How can you reach students in the high school class? What can you do to motivate and teach so that your students are ready to succeed in life as well as school? In this course, you’ll learn about the latest teaching strategies and techniques that can help your secondary students achieve academically and behave responsibly. You will cover a broad range of topics, including differentiated instruction, classroom management and discipline, assessment strategies, and gaining parental support. You will discover tips for creating need-fulfilling lessons that engage students, suggestions for using simulations and games that make learning enjoyable, and how to teach your students the social-emotional skills they need to succeed both in school and in life. You will learn how to motivate students with recognition, rewards, and reinforcement, how to deal with discipline problems, and the value of varying your assessment strategies.
Throughout the course, you will view videos that illustrate the concepts you’re learning. You will hear from education experts and see actual classroom teachers demonstrating the techniques taught in this course. Guest experts appearing in the videos include Dr. William Glasser (Choice Theory), Dr. Carol Tomlinson (The Differentiated Classroom), Dr. Jane Bluestein (The Win-Win Classroom), and Jon Erwin (Inspiring the Best in Students). By the end of this course, you will have mastered proven ways to help your high school students succeed both in school and in life!
In this first lesson, you will examine adolescent psychology to help you understand why your students make the choices they do so that you can guide them in making better, more responsible choices. Knowing how your students’ brains function will help you create engaging, effective lessons. Then you will discover several seating arrangements that you can use to match your teaching style. You will find out about high-tech and low-tech aids that can enhance your instruction. You will be given a lesson plan that will help your students establish a classroom constitution.
Explore the role that relationships play in creating a classroom atmosphere that fosters academic achievement and responsible behavior. You will learn to connect with your students and provide a positive environment for them. You will discover one of the most powerful relationship tools available: the class meeting. You will also look at interest inventories as a way to help you get to know your students. Then you will learn the difference between ineffective praise and effective encouragement, how effective positive reinforcement differs from conditional praise, and key components of an effective school-wide reinforcement system.
This lesson will show you how to determine your students’ learning styles and how to use strategies to adapt your lessons to those styles. You will also explore differentiated assessment strategies to allow your students to demonstrate their learning in a variety of ways. Then you will explore why SEL should be an integral part of your instruction. You will learn how to teach your students to identify emotions in themselves and others. You will discover how to teach your students to manage their emotions and disagree with others in a respectful manner.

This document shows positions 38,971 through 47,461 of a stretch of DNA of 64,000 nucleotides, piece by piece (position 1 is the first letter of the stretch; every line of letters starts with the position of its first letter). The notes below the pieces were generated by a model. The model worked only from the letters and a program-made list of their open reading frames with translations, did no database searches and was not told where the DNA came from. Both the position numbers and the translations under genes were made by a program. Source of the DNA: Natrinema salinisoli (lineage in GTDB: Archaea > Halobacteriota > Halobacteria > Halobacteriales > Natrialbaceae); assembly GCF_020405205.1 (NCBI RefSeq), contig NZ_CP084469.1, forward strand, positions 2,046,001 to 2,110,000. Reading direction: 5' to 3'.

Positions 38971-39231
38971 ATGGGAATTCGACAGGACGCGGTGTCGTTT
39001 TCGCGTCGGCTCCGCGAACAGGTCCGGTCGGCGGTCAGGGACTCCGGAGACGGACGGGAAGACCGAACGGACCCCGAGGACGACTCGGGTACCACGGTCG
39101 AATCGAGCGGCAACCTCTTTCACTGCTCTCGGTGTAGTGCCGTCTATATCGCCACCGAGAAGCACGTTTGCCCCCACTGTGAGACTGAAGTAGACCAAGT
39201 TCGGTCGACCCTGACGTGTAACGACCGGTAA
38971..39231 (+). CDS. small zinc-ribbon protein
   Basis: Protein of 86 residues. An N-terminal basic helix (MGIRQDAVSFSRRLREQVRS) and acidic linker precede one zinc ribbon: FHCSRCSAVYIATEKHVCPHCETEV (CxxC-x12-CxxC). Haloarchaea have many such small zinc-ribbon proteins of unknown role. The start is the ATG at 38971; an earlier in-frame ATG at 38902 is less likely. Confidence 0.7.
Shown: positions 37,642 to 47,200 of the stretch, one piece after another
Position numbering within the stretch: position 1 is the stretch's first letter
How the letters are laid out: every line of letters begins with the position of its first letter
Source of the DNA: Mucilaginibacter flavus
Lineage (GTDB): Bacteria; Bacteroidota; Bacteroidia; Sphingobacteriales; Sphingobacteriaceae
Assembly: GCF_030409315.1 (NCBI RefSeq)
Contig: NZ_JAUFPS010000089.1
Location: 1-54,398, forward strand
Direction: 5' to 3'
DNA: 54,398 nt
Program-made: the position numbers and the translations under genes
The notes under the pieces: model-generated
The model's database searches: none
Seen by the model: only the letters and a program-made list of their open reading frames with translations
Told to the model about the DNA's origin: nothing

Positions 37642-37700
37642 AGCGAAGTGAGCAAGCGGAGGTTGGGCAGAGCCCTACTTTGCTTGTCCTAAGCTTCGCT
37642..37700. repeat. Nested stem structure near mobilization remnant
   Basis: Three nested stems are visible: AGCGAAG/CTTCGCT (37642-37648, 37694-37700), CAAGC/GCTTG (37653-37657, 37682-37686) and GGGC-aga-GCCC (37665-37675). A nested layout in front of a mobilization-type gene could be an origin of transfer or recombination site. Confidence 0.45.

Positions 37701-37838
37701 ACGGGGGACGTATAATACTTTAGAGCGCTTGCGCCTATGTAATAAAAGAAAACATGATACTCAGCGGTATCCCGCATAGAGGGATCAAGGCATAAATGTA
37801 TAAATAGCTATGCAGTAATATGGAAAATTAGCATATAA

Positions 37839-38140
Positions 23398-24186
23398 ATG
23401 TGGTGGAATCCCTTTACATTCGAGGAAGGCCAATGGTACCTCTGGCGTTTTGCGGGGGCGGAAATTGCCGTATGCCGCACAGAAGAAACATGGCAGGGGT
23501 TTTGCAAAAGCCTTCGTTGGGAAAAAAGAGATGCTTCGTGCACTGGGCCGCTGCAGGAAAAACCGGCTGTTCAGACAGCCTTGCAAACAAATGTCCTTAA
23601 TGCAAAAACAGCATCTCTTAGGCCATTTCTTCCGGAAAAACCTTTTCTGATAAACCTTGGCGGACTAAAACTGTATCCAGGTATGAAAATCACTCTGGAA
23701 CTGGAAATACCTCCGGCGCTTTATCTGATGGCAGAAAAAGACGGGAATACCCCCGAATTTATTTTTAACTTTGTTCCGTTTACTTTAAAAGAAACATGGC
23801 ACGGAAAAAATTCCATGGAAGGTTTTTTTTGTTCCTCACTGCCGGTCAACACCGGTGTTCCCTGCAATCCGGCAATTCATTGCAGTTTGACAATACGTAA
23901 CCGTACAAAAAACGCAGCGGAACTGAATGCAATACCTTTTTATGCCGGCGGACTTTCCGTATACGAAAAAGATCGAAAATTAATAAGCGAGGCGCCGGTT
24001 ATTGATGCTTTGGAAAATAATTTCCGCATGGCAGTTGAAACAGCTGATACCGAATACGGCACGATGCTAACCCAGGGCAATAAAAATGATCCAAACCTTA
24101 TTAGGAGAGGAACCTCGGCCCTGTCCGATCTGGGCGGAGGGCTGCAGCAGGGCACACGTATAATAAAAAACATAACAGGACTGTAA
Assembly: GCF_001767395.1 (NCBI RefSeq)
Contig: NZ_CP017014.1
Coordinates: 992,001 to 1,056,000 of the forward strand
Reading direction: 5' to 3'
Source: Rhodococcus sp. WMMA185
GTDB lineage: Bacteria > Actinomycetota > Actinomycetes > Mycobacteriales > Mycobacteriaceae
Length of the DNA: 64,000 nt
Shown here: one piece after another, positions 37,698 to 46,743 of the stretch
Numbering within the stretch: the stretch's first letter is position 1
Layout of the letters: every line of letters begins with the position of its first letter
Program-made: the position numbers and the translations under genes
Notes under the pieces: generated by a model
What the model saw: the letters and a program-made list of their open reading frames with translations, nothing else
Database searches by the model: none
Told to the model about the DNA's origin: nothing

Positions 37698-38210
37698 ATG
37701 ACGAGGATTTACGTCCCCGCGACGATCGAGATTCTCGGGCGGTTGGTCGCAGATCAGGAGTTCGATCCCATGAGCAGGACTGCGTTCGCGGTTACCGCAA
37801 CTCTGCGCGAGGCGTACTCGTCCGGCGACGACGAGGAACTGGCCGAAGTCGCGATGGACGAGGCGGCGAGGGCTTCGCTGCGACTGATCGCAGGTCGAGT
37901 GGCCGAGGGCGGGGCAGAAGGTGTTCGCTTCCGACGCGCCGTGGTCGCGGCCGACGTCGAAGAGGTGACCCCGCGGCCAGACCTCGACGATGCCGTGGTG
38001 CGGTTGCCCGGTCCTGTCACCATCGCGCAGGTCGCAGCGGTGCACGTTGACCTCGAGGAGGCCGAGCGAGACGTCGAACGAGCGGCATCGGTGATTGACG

Explore how to create lessons that have their basis in your students’ current knowledge, meet their needs, and take advantage of their strengths and preferences. You will also learn how you can gain support from the parents. You will examine the barriers that can prevent you from gaining parental backing and how to overcome those barriers. You will learn how to conduct parent conferences—both regularly scheduled conferences and ones related to solving problems.
Examine the more traditional question-based assessment and two types of assessments (problem-based and performance-based) that focus on evaluating how students use what they have learned. Then you will explore common discipline problems and explore ways to deal with them effectively and efficiently.
In this final lesson, you will look at preventive and remedial approaches to bullying and cyber-bullying. You will examine what you should do when you face a violent or potentially violent situation. Then you will learn to use simulations, competitions, and games to make your instruction fun and effective.
Prerequisites / Requirements
There are no prerequisites to take this course.
- This course can be taken on either a PC or Mac device. A few Windows-specific examples are included. Mac students are welcome, but may not be able to duplicate all examples.
- PC: Windows XP or later.
- Mac: OS X Snow Leopard 10.6 or later.
- Browser: The latest version of Google Chrome or Mozilla Firefox are preferred. Microsoft Edge and Safari are also compatible.
- Adobe Flash Player. Click here to download the Flash Player.
- Adobe Acrobat Reader. Click here to download the Acrobat Reader.
- Email capabilities and access to a personal email account.
- Software must be installed and fully operational before the course begins.
When can I get started?
A new session of each course opens each month, allowing you to enroll whenever your busy schedule permits.
How does it work?
Once a course session starts, two lessons will be released each week for the six-week duration of your course. You will have access to all previously released lessons until the course ends.
How long do I have to complete each lesson?
The interactive discussion area for each lesson automatically closes two weeks after each lesson is released, so you’re encouraged to complete each lesson within two weeks of its release.
What if I need an extension?
The final exam will be released on the same day as the last lesson. Once the final exam has been released, you will have two weeks plus 10 days (24 days total) to complete the final and finish any remaining lessons in your course. No further extensions can be provided beyond these 10 days.